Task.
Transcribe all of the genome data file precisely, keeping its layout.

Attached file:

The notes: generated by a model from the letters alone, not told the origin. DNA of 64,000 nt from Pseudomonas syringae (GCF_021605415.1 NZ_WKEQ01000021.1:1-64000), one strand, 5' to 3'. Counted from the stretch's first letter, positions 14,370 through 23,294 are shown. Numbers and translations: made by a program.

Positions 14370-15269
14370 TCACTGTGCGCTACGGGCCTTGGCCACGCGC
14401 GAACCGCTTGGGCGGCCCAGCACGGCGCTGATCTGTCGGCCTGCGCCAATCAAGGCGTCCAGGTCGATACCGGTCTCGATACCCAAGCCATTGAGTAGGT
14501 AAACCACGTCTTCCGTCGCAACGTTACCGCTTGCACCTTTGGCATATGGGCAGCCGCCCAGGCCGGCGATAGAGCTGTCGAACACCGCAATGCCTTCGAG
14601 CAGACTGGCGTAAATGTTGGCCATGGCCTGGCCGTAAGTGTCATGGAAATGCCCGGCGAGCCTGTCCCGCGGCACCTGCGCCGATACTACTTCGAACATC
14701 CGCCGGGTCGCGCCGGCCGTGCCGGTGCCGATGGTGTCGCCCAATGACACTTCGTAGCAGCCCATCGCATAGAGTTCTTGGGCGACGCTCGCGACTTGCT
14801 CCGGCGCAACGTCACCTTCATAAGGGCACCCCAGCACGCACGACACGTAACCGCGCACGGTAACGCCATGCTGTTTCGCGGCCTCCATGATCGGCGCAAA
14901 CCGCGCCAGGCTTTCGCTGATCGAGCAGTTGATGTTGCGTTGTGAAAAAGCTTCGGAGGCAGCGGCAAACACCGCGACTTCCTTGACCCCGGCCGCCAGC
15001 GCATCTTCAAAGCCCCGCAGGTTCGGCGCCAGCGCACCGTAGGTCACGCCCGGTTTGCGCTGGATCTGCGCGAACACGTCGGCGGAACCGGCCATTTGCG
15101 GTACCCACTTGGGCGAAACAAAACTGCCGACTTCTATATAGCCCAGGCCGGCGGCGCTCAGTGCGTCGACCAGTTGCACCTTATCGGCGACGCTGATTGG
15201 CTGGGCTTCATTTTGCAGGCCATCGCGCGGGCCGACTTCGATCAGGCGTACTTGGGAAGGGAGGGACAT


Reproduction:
The notes: generated by a model from the letters alone, not told the origin. DNA of 64,000 nt from Pseudomonas syringae (GCF_021605415.1 NZ_WKEQ01000021.1:1-64000), one strand, 5' to 3'. Counted from the stretch's first letter, positions 14,370 through 23,294 are shown. Numbers and translations: made by a program.

Positions 14370-15269
14370 TCACTGTGCGCTACGGGCCTTGGCCACGCGC
14401 GAACCGCTTGGGCGGCCCAGCACGGCGCTGATCTGTCGGCCTGCGCCAATCAAGGCGTCCAGGTCGATACCGGTCTCGATACCCAAGCCATTGAGTAGGT
14501 AAACCACGTCTTCCGTCGCAACGTTACCGCTTGCACCTTTGGCATATGGGCAGCCGCCCAGGCCGGCGATAGAGCTGTCGAACACCGCAATGCCTTCGAG
14601 CAGACTGGCGTAAATGTTGGCCATGGCCTGGCCGTAAGTGTCATGGAAATGCCCGGCGAGCCTGTCCCGCGGCACCTGCGCCGATACTACTTCGAACATC
14701 CGCCGGGTCGCGCCGGCCGTGCCGGTGCCGATGGTGTCGCCCAATGACACTTCGTAGCAGCCCATCGCATAGAGTTCTTGGGCGACGCTCGCGACTTGCT
14801 CCGGCGCAACGTCACCTTCATAAGGGCACCCCAGCACGCACGACACGTAACCGCGCACGGTAACGCCATGCTGTTTCGCGGCCTCCATGATCGGCGCAAA
14901 CCGCGCCAGGCTTTCGCTGATCGAGCAGTTGATGTTGCGTTGTGAAAAAGCTTCGGAGGCAGCGGCAAACACCGCGACTTCCTTGACCCCGGCCGCCAGC
15001 GCATCTTCAAAGCCCCGCAGGTTCGGCGCCAGCGCACCGTAGGTCACGCCCGGTTTGCGCTGGATCTGCGCGAACACGTCGGCGGAACCGGCCATTTGCG
15101 GTACCCACTTGGGCGAAACAAAACTGCCGACTTCTATATAGCCCAGGCCGGCGGCGCTCAGTGCGTCGACCAGTTGCACCTTATCGGCGACGCTGATTGG
15201 CTGGGCTTCATTTTGCAGGCCATCGCGCGGGCCGACTTCGATCAGGCGTACTTGGGAAGGGAGGGACAT